Background: There is no therapy known to reduce the risk of complications or death after coronary bypass surgery. Because platelet activation constitutes a pivotal mechanism for injury in patients with atherosclerosis, we assessed whether early treatment with aspirin could improve survival after coronary bypass surgery.
Methods: At 70 centers in 17 countries, we prospectively studied 5065 patients undergoing coronary bypass surgery, of whom 5022 survived the first 48 hours after surgery. We gathered data on 7500 variables per patient and adjudicated outcomes centrally. The primary focus was to discern the relation between early aspirin use and fatal and nonfatal outcomes.
Results: During hospitalization, 164 patients died (3.2 percent), and 812 others (16.0 percent) had nonfatal cardiac, cerebral, renal, or gastrointestinal ischemic complications. Among patients who received aspirin (up to 650 mg) within 48 hours after revascularization, subsequent mortality was 1.3 percent (40 of 2999 patients), as compared with 4.0 percent among those who did not receive aspirin during this period (81 of 2023, P<0.001). Aspirin therapy was associated with a 48 percent reduction in the incidence of myocardial infarction (2.8 percent vs. 5.4 percent, P<0.001), a 50 percent reduction in the incidence of stroke (1.3 percent vs. 2.6 percent, P=0.01), a 74 percent reduction in the incidence of renal failure (0.9 percent vs. 3.4 percent, P<0.001), and a 62 percent reduction in the incidence of bowel infarction (0.3 percent vs. 0.8 percent, P=0.01). Multivariate analysis showed that no other factor or medication was independently associated with reduced rates of these outcomes and that the risk of hemorrhage, gastritis, infection, or impaired wound healing was not increased with aspirin use (odds ratio for these adverse events, 0.63; 95 percent confidence interval, 0.54 to 0.74).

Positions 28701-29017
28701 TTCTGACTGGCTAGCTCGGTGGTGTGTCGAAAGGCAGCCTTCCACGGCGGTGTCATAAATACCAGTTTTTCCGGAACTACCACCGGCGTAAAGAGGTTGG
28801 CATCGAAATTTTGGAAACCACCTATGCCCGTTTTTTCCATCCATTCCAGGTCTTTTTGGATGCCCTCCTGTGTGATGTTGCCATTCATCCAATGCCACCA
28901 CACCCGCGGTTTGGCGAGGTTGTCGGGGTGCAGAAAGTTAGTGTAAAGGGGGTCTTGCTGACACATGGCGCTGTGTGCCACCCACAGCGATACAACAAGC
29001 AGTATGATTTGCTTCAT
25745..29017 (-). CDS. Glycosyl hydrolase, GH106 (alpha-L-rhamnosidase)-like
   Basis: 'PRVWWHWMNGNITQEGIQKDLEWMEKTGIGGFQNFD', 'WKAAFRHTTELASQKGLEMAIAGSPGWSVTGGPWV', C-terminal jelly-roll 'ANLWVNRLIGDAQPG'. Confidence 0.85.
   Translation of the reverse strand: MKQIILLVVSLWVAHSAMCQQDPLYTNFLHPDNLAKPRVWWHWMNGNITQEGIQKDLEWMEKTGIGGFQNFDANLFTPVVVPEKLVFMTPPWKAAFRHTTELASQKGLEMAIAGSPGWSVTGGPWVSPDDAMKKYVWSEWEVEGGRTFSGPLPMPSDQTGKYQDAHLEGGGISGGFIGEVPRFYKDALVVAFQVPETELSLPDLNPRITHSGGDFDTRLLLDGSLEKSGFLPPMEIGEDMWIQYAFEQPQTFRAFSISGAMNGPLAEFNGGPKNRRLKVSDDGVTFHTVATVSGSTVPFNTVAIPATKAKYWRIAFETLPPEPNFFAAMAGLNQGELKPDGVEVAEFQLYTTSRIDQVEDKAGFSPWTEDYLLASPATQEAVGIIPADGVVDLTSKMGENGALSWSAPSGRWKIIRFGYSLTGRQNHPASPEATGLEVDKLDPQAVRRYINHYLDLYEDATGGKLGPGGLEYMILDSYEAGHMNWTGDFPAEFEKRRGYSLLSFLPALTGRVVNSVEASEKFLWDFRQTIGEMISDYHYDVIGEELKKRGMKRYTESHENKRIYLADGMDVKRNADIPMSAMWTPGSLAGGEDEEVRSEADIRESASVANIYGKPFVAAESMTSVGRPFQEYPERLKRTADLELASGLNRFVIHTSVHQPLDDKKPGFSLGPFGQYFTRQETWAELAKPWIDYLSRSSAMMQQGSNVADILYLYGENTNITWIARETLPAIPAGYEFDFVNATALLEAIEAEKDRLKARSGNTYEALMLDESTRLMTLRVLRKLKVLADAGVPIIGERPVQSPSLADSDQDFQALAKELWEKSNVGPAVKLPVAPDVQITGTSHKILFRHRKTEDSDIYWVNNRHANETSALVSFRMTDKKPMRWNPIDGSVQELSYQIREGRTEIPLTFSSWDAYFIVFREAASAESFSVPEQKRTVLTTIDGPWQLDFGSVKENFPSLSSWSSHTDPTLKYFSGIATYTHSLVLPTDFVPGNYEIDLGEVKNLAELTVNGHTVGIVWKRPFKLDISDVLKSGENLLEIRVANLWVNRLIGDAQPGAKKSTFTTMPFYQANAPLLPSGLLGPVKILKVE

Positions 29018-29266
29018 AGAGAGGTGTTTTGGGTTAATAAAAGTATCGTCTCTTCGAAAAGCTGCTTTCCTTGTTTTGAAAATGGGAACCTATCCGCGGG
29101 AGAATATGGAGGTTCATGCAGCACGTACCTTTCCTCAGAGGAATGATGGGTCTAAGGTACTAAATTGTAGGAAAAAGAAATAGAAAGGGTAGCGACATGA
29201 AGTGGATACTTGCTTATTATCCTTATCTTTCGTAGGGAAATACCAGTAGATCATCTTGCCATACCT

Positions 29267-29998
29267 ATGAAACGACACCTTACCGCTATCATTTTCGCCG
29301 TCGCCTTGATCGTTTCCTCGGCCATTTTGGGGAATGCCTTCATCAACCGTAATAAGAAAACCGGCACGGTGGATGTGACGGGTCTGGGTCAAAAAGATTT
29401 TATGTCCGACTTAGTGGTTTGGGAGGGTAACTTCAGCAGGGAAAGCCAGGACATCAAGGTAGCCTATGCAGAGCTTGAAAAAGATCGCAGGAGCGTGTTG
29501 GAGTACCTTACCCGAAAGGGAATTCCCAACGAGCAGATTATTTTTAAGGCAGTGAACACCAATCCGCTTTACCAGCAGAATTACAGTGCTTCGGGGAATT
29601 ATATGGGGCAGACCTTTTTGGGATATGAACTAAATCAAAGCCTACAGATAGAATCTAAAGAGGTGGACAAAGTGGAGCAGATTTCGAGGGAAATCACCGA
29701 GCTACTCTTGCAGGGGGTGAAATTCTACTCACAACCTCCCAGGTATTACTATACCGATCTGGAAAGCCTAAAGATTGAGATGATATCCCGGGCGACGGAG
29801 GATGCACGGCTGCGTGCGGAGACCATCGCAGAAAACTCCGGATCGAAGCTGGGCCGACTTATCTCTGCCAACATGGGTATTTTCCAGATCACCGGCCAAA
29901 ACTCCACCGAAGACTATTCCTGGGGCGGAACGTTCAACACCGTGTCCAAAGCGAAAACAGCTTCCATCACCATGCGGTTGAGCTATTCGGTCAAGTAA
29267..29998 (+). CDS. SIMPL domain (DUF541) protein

Conclusions: Early use of aspirin after coronary bypass surgery is safe and is associated with a reduced risk of death and ischemic complications involving the heart, brain, kidneys, and gastrointestinal tract.
Copyright 2002 Massachusetts Medical Society